The material cultures of seafaring I discuss in this brief paper are those artifacts of onboard ship writing, the log books and journals that eighteenth-century mariners kept. These logs and journals mediated, we might say, two distinct sets of relationships. First and foremost, they oriented sailors to their location, functioning as a medium for tracking a ship’s movement through oceanic space. Yet second, of course, they became the record that mediated the relationship between those aboard ships and those on land, a means for those on shore to apprehend the situation and sometimes selves of their far-flung compatriots, a way of bringing sailors and their distant experiences at sea home, as it were. I mean this language of mediating distances between sailors and those distant from them to echo, slightly, the language of moral sense and sympathy (recall Adam Smith’s claim—that we are affected by another’s agonies when they are “brought home to ourselves”).
For these artifacts and their own movement and mediation offer suggestive occasions for sympathy—in the repetitive meteorological phrases that travel from the journals and logs into other forms of writing, in odd moments of personalization, and, in the journals of the well-known sailor-poet William Falconer and the less known Richard Blechynden, in original poems or quotations of sentiment.
The origin of the logbook, and of its basis as a tool of navigation, mediating sailors’ knowledge of their movement through space, lies in that most material of artifacts, a wooden log. In his 1574 A Regiment for Sea, William Bourne describes how, with a line tied to it, a log was thrown over the side of the ship, and the length of line was measured “while someone turned a minute sand glass” or in some cases “spoke some number of woordes [sic]” in order to measure the ship’s speed. (The length was eventually counted by literal knots tied in the line at regular intervals; thus, our equally iconic term “knots.”) Recordings of the log-derived information, eventually replaced by the “chip log,” a weighted wooden quadrant, were entered into what would come to be called the “log board.”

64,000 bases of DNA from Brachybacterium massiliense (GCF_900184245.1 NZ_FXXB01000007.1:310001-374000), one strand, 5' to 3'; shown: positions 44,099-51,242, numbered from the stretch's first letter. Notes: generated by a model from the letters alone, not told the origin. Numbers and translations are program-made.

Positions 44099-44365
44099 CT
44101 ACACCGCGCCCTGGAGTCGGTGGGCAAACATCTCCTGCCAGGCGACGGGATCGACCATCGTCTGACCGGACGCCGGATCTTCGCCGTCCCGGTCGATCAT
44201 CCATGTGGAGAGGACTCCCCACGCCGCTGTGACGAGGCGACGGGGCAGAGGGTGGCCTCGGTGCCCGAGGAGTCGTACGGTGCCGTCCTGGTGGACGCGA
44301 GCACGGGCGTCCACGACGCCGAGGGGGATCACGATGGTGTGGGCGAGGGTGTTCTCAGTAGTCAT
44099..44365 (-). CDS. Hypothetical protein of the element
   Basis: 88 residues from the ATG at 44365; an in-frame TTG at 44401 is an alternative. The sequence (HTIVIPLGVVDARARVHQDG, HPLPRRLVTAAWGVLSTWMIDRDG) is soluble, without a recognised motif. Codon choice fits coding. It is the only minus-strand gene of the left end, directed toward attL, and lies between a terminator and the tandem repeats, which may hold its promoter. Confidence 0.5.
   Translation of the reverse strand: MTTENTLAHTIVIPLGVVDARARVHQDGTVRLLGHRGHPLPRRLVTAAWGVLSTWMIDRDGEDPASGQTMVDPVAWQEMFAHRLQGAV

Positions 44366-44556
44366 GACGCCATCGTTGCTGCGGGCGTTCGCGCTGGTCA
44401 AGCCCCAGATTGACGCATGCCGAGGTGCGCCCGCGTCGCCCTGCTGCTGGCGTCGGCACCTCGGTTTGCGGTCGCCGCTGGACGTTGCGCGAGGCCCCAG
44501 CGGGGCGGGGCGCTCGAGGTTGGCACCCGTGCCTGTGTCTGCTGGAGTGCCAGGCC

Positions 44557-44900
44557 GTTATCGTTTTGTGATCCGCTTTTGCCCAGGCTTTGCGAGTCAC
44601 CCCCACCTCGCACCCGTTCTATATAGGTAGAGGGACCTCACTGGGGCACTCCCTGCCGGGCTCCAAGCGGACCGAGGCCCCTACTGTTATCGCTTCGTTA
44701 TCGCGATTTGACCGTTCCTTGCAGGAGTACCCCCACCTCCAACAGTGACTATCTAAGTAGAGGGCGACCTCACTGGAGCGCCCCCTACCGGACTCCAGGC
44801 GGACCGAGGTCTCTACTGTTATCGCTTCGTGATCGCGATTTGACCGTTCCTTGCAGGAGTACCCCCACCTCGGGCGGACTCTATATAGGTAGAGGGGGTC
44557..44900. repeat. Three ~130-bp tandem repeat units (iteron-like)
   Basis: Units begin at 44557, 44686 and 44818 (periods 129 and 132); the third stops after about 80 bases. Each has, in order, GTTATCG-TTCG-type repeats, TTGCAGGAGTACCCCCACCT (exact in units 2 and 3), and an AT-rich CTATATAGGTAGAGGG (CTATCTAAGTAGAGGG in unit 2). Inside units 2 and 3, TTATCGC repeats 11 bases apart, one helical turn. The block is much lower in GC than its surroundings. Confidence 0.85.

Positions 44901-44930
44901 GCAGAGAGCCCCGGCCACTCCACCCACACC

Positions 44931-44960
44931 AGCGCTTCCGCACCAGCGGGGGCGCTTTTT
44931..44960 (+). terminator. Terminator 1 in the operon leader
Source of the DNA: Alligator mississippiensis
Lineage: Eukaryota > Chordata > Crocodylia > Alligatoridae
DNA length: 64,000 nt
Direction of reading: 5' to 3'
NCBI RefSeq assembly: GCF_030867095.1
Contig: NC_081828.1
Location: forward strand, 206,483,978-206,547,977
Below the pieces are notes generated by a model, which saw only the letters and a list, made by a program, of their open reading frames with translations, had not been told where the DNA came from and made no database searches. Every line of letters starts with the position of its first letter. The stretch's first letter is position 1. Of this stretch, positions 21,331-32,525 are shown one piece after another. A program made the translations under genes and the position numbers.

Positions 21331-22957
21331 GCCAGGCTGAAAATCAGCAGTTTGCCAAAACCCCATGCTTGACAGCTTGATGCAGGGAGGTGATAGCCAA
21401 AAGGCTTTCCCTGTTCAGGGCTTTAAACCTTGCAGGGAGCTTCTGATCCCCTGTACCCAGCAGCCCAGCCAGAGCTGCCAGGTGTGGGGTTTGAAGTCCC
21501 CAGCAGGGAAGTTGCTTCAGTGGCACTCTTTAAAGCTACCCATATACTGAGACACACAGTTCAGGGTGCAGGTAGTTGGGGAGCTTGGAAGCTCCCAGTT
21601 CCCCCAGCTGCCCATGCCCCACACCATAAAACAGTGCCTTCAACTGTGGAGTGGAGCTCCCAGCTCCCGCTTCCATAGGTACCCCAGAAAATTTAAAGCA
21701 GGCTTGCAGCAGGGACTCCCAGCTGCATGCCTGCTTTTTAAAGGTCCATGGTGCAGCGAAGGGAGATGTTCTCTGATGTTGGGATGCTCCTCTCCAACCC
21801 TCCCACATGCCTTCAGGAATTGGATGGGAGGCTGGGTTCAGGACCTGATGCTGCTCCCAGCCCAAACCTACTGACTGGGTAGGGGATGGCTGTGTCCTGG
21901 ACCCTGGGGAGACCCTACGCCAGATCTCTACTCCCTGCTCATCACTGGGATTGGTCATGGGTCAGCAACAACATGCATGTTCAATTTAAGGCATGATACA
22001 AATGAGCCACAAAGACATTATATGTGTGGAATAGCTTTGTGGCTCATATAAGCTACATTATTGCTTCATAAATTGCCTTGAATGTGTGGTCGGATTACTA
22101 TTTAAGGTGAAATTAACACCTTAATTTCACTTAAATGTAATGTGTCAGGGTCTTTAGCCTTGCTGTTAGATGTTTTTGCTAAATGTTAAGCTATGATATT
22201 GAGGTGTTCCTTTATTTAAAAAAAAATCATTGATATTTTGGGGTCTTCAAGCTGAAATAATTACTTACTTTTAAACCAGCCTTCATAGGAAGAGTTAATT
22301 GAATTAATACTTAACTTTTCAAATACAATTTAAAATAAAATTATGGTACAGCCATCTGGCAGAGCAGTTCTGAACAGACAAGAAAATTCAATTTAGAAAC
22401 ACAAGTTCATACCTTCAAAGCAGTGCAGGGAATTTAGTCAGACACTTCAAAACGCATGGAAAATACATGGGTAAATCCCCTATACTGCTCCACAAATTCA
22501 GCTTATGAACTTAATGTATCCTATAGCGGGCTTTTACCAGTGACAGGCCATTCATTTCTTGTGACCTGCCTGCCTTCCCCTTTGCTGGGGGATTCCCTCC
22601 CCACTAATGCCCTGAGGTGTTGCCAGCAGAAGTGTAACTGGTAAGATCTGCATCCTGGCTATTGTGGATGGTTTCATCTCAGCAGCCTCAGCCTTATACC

Sailors used the log board for identifying their location—first and foremost to themselves—within the vast expanse of the sea. It was the means by which they navigated via dead reckoning, “the judgment or estimation which is made of the place where a ship is situated”, it is “discovered,” as William Falconer notes in his popular and authoritative An Universal Dictionary of the Marine, “by keeping an account of the distance she [the ship] has run by the log, and of her course steered by the compass.” Crucially, the log helped sailors rectify their sense of the ship’s location based on these data, in part, by their also recording there “drift and leeway,” the movement of the ship off course due to wind and weather. It is for this reason that log-boards (and log-books, as I shall discuss in a moment) record not only the log-derived speed, and the compass-given direction, but also wind directions, in a separate column, and constantly note, in the “remarkable occurrences” column, wind and weather conditions, such as “fresh gale,” “steddy [sic] gale,” “decaying” winds. (Image 1). Within the log-board and log-books sailors use the wind direction and estimated strength to correct their estimation of the ship’s course and location, on log-book noting, for instance, that the ship has probably undergone ”6 points drift to Leeward,” for instance (Image 2).